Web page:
If you are looking for a good domain name, your choices are about to get more interesting. Starting tomorrow, you’ll be able to register a .bike, .clothing, .guru, .holdings, .plumbing, .singles and .ventures domain name through numerous registrars worldwide.
Last year, the Internet Corporation for Assigned Names and Numbers (ICANN) already made four new gTLDs in Arabic, Chinese and Cyrillic scripts available, but this is the first time new gTLDs will become available in Latin characters.
The domains that are rolling out this week were delegated to Donuts Inc., the largest of the registries for the new domain names. In total, Donuts applied for 304 gTLDs and is now under contract for just over 100 of the new gTLDs. Next week, for example, users will be able to register .camera, .equipment, .estate, .gallery, .graphics, .lighting and .photography. Going forward, the company plans to roll out new names on a weekly basis.
As Donuts’ VP for communications and industry relations Mason Cole told me, the new names will be available “as soon as someone registers the name and sets the nameservers to point to the site. That could happen as early as tomorrow.” Donuts, for example, was permitted to register nic.bike for itself and it’s already pointing to the company’s homepage today.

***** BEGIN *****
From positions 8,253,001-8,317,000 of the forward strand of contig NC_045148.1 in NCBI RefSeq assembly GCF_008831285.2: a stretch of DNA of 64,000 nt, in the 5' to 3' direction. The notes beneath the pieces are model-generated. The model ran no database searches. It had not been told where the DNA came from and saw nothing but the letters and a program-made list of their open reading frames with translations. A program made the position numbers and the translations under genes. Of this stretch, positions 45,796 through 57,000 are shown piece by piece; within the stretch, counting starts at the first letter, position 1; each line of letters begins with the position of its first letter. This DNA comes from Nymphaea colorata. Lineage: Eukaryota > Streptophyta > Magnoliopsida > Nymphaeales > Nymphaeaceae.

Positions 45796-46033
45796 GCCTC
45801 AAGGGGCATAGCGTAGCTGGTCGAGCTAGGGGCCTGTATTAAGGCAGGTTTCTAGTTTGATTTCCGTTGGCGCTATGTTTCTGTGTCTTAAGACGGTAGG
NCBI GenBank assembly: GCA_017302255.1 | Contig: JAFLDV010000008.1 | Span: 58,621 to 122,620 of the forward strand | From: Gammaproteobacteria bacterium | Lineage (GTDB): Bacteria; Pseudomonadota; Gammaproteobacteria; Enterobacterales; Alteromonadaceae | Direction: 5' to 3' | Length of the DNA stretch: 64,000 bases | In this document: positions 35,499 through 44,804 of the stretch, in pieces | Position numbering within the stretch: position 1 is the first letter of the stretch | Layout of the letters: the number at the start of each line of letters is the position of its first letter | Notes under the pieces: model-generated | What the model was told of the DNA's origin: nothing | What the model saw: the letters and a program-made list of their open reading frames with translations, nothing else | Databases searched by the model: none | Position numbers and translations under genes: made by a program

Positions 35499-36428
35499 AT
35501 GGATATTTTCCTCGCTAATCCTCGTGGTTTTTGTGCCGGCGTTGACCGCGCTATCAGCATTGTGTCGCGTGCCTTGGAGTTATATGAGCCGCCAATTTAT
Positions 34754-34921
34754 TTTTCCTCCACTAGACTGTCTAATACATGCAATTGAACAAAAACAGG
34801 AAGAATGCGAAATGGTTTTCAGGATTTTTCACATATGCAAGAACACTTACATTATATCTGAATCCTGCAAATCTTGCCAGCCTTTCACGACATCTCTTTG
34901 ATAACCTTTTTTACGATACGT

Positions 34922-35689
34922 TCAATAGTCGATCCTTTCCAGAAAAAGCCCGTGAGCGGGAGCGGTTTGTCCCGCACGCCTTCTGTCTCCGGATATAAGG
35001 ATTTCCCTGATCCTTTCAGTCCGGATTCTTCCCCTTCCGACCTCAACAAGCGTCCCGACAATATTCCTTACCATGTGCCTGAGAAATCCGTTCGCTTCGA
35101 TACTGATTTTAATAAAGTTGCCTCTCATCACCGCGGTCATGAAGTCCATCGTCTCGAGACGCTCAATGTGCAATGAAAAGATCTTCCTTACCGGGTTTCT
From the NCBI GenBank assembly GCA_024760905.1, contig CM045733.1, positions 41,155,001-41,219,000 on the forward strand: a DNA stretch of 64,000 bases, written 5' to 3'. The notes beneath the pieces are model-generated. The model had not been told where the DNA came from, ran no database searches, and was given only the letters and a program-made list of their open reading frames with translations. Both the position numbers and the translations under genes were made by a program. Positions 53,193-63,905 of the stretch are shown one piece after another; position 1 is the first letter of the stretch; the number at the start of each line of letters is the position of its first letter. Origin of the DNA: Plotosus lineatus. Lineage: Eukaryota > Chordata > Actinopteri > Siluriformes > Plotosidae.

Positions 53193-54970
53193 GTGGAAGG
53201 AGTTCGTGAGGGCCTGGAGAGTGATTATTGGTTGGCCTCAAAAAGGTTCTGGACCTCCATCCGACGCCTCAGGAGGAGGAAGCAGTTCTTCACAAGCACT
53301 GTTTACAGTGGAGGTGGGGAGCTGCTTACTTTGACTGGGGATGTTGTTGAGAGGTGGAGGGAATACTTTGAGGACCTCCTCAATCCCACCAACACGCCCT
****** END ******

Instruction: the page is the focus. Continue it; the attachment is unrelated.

Users who are interested in buying these names will be able to head to a number of registrars, including the likes of GoDaddy, Web.com and 1&1 Internets, to register their names tomorrow.
Donuts applied for over 300 domain names, and ICANN has already signed 264 registry agreements for names like .autos, .frogans, .glass, .maison, .pics, .toy and others, with many more to follow.
Over the last couple of weeks, trademark holders were able to register their domains ahead of the general public.
There is something to be said for having more choices when it comes to domain names, but it remains to be seen if users will even care about these. The standard .com domain names (or local TLDs like .de, .uk, etc.) have become so closely linked with how we use the Internet that it’ll take a long time for those habits to change.
If the earlier rollout of .info, .aero, .jobs and similar new domains is any indication, it’ll take a very long time for anybody to warm up to many of these new names. On the other hand, though, we’ve seen a fair share of companies that now use .io, .ly, .co and .fm, so these new names may just have a shot.
For the most part, though, I expect that many people will register these domain names and then point them to their existing .com addresses.